OBSERVER ISSUE #002 March 2006
Observers by definition are cricket fanatics who may have allegiance to a certain country, but recognize the talents of their opposing sides in World Cricket, through defeat or victory.
Firstly, I would like to start off by thanking everyone who e mailed us through to join our mailing list. In turn, our new observers will also be given right of reply in our monthly editions.
Last months issue revolved around commentators and their lack of objectivity. I am pleased to say that SuperSport and the SABC have not invited Ian Chappel to call the South African Matches. The footage I have caught on Super Sport has been really pleasing, the commentators have shown excellent knowledge of the game and have punted each team on equal footing. Drop catches have not been over analyzed, and each player has been recognized for their own individual talents. So, to Mike Haysman, “Pommy” Mbangwa, Darryl Cullingan and Tony Gregg, well done! We enjoy the game with you guys around.
A lot of emphasis has been placed on the amount of cricket being played world wide at the moment. England is a prime example. Potentially a great team, but now injury struck. Being a massive Michael Vaughn fan myself, I was upset to learn that he would miss yet another test series. Combined with Treskothick and Simon Jones out of the team, one has to feel as though this result would hardly be a true reflection of the English team which played and beat Australia last summer.
Australia seems to be faced with a similar problem, as was South Africa during their tour Down Under. Surely the ICC needs to take notice of the fact. It is in cricket’s best interest for each team to field their strongest team.
The second ashes test last year will not only be remembered for the Flintoff / Lee handshake, but for being the test that Glen McGrath sat out of.
Why are 5 match ODI series being contested when three will be less strenuous on players? Why is it that last year’s ashes series were concluded in a matter of two months? Why am I not the first person to bring this issue to book?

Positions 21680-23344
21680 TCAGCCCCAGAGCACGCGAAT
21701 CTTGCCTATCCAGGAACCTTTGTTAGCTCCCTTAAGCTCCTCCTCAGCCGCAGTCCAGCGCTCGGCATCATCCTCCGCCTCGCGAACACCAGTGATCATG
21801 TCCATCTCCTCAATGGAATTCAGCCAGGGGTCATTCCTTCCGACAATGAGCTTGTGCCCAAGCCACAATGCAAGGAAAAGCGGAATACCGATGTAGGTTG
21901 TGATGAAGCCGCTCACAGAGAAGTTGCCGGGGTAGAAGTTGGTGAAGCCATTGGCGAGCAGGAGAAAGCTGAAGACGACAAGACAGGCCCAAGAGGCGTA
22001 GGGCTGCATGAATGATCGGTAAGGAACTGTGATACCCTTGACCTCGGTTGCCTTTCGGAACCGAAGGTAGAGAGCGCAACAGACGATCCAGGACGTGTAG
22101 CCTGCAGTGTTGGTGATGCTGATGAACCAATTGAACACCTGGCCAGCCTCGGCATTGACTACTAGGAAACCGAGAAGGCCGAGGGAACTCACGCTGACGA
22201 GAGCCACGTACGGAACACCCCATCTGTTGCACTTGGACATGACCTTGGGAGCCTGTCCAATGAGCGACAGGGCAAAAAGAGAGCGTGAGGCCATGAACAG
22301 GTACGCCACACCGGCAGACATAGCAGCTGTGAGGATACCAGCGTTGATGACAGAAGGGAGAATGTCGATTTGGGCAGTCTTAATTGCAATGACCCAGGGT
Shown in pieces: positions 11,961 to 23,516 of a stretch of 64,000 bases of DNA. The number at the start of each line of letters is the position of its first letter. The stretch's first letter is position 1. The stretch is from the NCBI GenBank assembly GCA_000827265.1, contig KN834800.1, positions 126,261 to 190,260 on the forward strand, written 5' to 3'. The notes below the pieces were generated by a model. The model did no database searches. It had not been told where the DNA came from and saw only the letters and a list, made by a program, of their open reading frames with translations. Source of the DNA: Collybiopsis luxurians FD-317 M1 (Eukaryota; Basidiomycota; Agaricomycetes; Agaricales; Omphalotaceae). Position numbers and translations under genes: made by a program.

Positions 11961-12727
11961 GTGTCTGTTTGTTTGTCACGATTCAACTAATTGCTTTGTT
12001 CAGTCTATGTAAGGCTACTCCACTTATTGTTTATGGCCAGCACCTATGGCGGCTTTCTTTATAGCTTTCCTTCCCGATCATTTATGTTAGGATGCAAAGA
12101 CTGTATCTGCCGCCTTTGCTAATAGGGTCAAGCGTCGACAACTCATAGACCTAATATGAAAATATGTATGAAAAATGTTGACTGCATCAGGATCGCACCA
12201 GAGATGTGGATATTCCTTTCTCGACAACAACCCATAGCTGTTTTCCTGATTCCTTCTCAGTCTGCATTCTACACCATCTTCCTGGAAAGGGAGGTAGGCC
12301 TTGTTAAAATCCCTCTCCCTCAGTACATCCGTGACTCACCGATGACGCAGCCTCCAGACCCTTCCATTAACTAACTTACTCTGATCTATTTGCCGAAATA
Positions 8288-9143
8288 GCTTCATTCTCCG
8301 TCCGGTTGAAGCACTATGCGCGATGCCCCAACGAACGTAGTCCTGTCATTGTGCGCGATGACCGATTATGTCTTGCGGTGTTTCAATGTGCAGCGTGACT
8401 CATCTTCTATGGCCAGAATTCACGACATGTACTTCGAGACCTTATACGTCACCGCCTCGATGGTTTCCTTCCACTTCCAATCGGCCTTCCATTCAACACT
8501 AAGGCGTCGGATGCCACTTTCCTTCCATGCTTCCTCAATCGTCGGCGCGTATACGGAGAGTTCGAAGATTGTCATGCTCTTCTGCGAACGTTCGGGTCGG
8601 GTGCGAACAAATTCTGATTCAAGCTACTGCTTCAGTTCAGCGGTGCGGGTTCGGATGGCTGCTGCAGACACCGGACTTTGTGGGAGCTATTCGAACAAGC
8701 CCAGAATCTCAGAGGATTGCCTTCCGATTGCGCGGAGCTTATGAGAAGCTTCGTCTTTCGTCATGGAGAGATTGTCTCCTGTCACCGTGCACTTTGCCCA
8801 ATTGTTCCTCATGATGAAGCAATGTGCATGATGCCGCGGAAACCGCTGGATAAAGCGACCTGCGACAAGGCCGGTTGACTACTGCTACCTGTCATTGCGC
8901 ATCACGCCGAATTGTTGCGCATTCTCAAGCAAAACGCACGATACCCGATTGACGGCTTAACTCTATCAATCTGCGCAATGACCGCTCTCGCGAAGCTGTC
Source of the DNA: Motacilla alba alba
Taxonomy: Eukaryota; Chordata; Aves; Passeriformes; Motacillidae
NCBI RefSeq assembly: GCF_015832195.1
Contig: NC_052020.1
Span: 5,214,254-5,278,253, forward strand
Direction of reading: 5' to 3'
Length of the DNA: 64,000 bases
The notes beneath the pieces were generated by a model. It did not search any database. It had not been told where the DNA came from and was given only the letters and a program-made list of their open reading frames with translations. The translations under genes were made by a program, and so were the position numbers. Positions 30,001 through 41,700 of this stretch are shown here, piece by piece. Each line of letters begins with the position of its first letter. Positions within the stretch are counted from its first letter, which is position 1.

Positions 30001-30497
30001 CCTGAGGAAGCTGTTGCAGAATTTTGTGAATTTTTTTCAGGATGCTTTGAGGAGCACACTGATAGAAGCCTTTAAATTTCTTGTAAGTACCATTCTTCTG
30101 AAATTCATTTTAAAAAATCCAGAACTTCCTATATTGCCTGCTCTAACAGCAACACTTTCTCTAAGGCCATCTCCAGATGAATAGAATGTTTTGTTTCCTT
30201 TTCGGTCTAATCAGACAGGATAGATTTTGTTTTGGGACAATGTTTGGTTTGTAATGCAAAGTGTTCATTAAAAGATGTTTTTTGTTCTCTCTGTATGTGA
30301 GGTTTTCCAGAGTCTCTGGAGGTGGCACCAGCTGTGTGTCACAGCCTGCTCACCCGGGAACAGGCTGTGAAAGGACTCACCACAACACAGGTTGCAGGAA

Sri Lanka is having a field day in Bangladesh at the moment, although Bangladesh is proving to be a fair bit of competition after their recent ODI victories over Australia and Sri Lanka. World cricket seems to have completed its ten year cycle where on the day, any team can win. We are beginning to see a bit of inconsistency creep into the Australian line up, New Zealand is once again on the rise, and its even stevens when calling a match between India and South Africa. It would be interesting to find out how many tests have been contested between Sri Lanka and Bangladesh, compared to a Bangladesh / Australia series, or a Bangladesh / West Indies series. Murulitheran will not want to be remembered as the fellow who came second to Shane Warne, but even more so as the fellow who took most of his test wickets against a once weak Bangladesh team…
New Zealand has to be the most underrated ODI team in the world at the moment. In fact, I went last week to my bookmaker to place a bet on the 2007 World Cup. I got odds of 35 / 1 for a New Zealand win. It’s a country which does not have an ego about themselves, to not try to produce international superstars, but get down to business and play cricket. Daniel Vetori will never be mentioned in the same league as Shane Warne (few bowlers ever will), but how effective is he!? Shane Bond is coming into himself, and how can New Zealand be missing Chris Cairnes when they have Nathan Astle and Stephen Flemming in their fire power? I find their brand of cricket fascinating. Whilst other teams are trying to blow their opposition away with quick bowlers, New Zealand have discovered that less is often more. With players like Jetan Patel, Nathan Astle and Daniel Vetori bowling, teams will have to do well to score at anything over four an over. An early prediction: forget Australia, New Zealand will win the 2007 World Cup.
Predictions for the next month: South Africa upset Australia 3-2 in ODI series but Ponting leads a fight back in the test series, India beat a depleted but defiant English team, Sri Lanka convincingly beat Bangladesh, New Zealand make light work of the West Indies in the Test Matches and Kenya to prove their competitiveness in World Cricket by squeezing a victory over Zimbabwe.
For information on how to join Cricket Observers, you can e mail firstname.lastname@example.org You will be able to air us your views on the issues on this article, and responses will be included in the April edition on this forum.